If the Koreans try to secretly bring in plutonium and uranium, it would violate the NPT and nuclear fuel provisions from the IAEA’s NSG would be suspended immediately. This could suspend the development of Korea’s nuclear power industry. And even if South Korea does succeed in developing nuclear weapons, would the North Koreans be frightened? Instead of a deterrent, it would lead to nuclear proliferation, and Northeast Asia would suffer from a nuclear domino effect with Japan and China getting involved.

Kim Jong-dae, the editor-in-chief of progressive military affairs journal Defense 21, also told Media Today that not only does the United States not have nuclear weapons to place in South Korea, but it disassembled all its tactical nukes everywhere in the 1990s because it was already widely accepted that battlefield nukes were useless. Moreover, it would be risky and politically burdensome for the United States to redeploy tactical nukes to the South, so why would they?

Kim said the North Korean nuclear test is a question of nuclear proliferation, and the United States is looking to prevent nuclear proliferation, so placing nukes in South Korea would create a contradiction. It’s a mistake to believe the United States will do anything South Korea asks just because it’s an ally.

Kim said Korea has developed economically by following the rules of the international community, and it wasn’t worth considering arming South Korea with nukes by severing all those relationships should it withdraw from the NPT and declare it would develop nukes.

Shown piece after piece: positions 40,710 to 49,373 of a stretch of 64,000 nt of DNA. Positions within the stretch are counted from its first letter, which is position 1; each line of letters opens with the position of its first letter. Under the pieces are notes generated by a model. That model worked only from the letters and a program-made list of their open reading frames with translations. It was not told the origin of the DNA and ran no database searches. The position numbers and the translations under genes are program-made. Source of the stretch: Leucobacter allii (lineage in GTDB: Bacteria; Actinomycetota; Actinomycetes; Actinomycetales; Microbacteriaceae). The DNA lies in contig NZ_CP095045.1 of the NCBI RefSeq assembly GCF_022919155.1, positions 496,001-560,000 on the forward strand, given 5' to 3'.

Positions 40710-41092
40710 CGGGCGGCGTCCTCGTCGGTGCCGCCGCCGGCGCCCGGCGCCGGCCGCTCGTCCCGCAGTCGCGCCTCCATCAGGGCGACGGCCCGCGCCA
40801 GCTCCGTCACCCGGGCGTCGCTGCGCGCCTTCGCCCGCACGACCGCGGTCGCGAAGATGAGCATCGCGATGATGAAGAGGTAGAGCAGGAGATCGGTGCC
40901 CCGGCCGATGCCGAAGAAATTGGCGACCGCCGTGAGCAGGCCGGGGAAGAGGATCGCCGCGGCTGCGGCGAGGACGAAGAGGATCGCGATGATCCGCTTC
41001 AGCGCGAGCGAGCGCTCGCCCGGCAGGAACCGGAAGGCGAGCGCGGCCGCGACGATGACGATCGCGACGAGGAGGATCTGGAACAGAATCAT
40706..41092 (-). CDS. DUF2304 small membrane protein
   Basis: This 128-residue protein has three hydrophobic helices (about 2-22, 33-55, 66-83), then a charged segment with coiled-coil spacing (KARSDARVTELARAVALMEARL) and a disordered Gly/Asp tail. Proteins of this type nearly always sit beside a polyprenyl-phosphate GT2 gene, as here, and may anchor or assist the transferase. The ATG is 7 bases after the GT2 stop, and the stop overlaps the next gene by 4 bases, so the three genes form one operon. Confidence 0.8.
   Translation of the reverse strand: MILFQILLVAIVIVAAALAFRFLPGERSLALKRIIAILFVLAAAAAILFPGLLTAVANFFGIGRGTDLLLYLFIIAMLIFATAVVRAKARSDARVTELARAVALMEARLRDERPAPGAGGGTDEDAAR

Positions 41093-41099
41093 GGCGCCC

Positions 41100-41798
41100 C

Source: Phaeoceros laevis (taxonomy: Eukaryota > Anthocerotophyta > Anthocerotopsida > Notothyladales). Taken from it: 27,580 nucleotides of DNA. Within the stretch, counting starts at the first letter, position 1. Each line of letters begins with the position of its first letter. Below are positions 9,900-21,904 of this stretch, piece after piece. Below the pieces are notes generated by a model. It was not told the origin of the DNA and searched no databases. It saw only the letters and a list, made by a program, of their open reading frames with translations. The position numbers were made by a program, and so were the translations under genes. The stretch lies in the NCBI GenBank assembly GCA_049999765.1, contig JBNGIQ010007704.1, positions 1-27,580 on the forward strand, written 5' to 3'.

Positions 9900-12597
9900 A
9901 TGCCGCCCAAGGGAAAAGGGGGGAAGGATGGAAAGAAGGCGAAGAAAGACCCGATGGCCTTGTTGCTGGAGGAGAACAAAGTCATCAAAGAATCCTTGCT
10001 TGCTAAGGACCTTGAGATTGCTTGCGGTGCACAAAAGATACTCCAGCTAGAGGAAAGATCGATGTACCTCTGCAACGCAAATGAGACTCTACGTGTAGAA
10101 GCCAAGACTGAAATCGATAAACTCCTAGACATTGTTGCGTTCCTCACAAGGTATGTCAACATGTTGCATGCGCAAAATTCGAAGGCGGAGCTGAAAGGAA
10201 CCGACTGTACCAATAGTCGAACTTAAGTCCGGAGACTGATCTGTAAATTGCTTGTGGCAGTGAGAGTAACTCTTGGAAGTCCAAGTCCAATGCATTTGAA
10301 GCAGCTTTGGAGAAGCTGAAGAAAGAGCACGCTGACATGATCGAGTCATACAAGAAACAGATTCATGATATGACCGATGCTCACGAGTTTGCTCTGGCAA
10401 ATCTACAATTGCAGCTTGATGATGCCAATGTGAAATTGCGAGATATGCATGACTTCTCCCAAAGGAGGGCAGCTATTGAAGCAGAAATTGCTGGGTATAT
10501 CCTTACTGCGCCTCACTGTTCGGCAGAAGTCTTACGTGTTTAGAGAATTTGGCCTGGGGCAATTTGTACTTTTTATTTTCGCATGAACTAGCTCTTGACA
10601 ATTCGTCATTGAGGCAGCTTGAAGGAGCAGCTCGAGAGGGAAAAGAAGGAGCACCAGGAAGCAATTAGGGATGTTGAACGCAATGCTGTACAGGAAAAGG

Media Today also notes that unlike the Chosun Ilbo, the JoongAng Ilbo and other conservative papers said South Korea should not abandon the denuclearization of the Korean Peninsula nor develop nuclear weapons.

Marmot’s Note: When you live in a neighborhood when China, Russia and North Korea all have nukes, I see no reason why South Korea shouldn’t have them. Would it pressure the North to abandon its nuclear program? Probably not—the North pursues its nuclear program primarily to blackmail the United States. Still, South Korea’s got plenty of other security concerns outside of North Korea, and an independent nuclear arsenal would serve to keep its neighbors honest.

As for Korea suffering sanctions, I’m not so sure that will happen. Not in the long-term, anyway. The United States eventually reconciled itself to a nuclear India, and South Korea not only has a much closer security relationship with the United States than India, but it’s in a neighborhood with three other nuclear powers. I think Seoul could convincingly argue to the international community that they did things their way, and all it got South Koreans was a nuclear gun pointed at their head with Kim Jong-un on the trigger.